Work Package 2 - Relationships & feedbacks between biodiversity, ecosystem functions and services along gradients of land use intensities and across scales

Short: Impacts of land use on multiple aspects of ecosystems
Human societies depend on a multitude of ecosystem services provided by multiple aspects of ecosystems and their biodiversity, but a simple black-and-white distinction between production and conservation sites cannot make the grade. Even in highly productive agricultural landscapes, we expect more ecosystem services than simple biomass production. These services can only be provided in a sustainable manner if the respective ecosystems have a high level of integrity and are resilient to the multiple and interacting drivers of global change.

To answer the question what makes an ecosystem resilient to global change, we need to understand the relationships between the impacts of multiple drivers on different aspects of biodiversity, how these drivers impact the complex interactions of species within and across trophic levels, how changes in biodiversity impact ecosystem integrity and resilience, and how species traits can be used to predict not only the impacts but also the consequences for ecosystem service provisioning.

WP2 will increase knowledge about these relationships and feedbacks, develop indicators to assess the state of ecosystems, and provide predictive models which can be used as input for analyses of trade-offs and synergies in multifunctional landscapes and to inform management and policymakers at the relevant spatial and temporal scales.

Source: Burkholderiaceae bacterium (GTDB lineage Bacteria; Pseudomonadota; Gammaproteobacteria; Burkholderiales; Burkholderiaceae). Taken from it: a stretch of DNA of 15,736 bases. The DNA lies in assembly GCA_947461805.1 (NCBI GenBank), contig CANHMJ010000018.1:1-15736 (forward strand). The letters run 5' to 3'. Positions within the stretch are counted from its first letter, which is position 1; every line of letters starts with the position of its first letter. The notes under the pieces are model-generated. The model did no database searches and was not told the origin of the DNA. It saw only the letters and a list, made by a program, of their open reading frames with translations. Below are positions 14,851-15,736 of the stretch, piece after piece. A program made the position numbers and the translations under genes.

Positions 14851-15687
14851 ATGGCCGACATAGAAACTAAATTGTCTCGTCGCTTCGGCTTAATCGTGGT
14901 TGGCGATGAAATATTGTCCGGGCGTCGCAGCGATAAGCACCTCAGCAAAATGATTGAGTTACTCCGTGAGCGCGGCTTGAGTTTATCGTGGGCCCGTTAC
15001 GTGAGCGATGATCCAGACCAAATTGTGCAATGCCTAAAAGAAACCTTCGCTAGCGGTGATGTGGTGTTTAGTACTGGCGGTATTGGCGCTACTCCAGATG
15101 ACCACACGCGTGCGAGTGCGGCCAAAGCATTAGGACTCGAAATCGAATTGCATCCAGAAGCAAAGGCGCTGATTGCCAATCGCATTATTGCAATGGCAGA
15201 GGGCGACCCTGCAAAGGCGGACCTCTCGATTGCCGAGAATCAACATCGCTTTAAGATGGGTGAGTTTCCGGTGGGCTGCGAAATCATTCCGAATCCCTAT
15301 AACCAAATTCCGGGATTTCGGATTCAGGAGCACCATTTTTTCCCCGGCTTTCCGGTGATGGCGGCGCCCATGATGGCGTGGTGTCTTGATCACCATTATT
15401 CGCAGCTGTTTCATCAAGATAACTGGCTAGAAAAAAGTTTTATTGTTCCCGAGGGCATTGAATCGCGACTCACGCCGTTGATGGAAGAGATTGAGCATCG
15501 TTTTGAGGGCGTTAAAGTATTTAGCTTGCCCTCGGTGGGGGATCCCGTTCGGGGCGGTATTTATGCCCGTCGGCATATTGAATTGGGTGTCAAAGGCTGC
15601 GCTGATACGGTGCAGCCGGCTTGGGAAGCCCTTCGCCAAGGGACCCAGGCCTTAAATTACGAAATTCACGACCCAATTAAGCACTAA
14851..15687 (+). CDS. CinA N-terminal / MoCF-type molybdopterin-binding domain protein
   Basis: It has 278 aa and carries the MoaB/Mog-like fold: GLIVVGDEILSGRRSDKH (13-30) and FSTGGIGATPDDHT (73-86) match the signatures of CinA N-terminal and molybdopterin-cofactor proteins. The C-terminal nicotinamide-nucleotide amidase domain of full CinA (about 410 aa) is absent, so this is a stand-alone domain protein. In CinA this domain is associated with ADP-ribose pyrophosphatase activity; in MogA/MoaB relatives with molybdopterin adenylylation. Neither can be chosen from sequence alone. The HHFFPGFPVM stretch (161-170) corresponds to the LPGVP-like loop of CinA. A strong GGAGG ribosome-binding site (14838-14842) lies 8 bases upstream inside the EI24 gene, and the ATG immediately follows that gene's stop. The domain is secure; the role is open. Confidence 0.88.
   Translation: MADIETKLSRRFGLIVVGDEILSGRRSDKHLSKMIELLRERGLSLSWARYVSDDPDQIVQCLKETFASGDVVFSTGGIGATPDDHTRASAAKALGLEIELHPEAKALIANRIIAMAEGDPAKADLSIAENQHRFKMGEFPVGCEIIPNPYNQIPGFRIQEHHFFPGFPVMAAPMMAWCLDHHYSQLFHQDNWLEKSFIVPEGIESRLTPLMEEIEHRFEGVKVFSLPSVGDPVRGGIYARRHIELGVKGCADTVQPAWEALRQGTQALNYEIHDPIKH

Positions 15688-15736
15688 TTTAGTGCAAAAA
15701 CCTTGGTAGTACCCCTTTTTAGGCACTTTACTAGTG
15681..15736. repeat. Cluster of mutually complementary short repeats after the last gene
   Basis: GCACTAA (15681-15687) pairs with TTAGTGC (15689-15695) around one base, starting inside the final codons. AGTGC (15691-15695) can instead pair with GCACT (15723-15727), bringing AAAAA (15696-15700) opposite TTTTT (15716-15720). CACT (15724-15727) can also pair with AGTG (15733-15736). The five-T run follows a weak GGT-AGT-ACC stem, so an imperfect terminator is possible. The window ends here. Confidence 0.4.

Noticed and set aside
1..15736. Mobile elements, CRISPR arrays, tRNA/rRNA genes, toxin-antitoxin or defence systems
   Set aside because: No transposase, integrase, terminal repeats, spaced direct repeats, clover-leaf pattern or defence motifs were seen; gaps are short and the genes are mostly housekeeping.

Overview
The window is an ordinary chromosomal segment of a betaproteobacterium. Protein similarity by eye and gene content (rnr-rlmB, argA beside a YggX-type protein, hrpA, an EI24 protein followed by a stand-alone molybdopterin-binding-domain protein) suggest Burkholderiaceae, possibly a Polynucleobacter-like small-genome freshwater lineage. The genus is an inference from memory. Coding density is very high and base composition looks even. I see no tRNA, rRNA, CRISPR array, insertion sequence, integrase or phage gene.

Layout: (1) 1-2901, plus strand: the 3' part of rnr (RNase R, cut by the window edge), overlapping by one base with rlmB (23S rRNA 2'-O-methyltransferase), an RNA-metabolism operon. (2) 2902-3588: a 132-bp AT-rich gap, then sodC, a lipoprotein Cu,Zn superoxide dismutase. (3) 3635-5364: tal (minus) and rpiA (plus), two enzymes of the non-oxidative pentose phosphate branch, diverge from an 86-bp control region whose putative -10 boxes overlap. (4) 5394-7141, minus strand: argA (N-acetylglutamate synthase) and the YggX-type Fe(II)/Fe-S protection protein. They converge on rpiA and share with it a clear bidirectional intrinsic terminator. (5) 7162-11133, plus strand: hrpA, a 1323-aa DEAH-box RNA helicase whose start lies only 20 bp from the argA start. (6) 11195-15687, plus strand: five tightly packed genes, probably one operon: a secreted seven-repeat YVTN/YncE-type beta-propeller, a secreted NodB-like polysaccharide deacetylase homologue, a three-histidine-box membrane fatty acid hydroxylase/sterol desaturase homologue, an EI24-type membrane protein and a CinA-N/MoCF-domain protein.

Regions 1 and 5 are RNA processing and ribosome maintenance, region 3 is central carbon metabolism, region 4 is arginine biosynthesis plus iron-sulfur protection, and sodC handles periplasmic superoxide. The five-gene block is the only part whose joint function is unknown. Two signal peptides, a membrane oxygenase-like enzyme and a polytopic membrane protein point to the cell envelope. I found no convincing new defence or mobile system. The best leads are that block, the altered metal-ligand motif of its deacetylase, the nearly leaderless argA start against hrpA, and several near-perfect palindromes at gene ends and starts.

The Work Package 2 deals with the following objectives:

  • Review and develop indicators for ecosystem integrity and resilience (from genes to ecosystems)

  • Develop remote sensing methods to assess agricultural and urban land-use intensity

  • Identify spatial and temporal scaling properties

  • Identify how species traits relate to ecosystem services and to landscape multi-functionality

  • Assess and predict the effects of multiple interacting drivers of change, such as land-use intensity, landscape structure and climate, on biodiversity, ecosystem services, landscape multi-functionality, ecosystem integrity, and resilience

  • Consider multiple species interactions (e.g. plants, bees, pathogens, gut microbes)


  • Reviews
  • Monitoring
  • Macro-ecological (frequentist) statistic
  • Remote sensing data

Lead Scientist

     Dr. Oliver Schweiger
    Department of Community Ecology


     Dr. Sonja Knapp
    Department of Community Ecology

  • Beckmann, Michael (CLE)
  • Cord, Anna (CLE)
  • Durka, Walter (BZF)
  • Frenzel, Mark (BZF)
  • Henle, Klaus (NSF)
  • Herrmann, Sylvie (BZF)
  • Hofmann, Sylvia (NSF)
  • Kühn, Elisabeth (BZF)
  • Lausch, Angela (CLE)
  • Settele, Josef (BZF)
  • Slabbert, Eleonore (BZF)
  • Wubet, Tesfaye (BZF)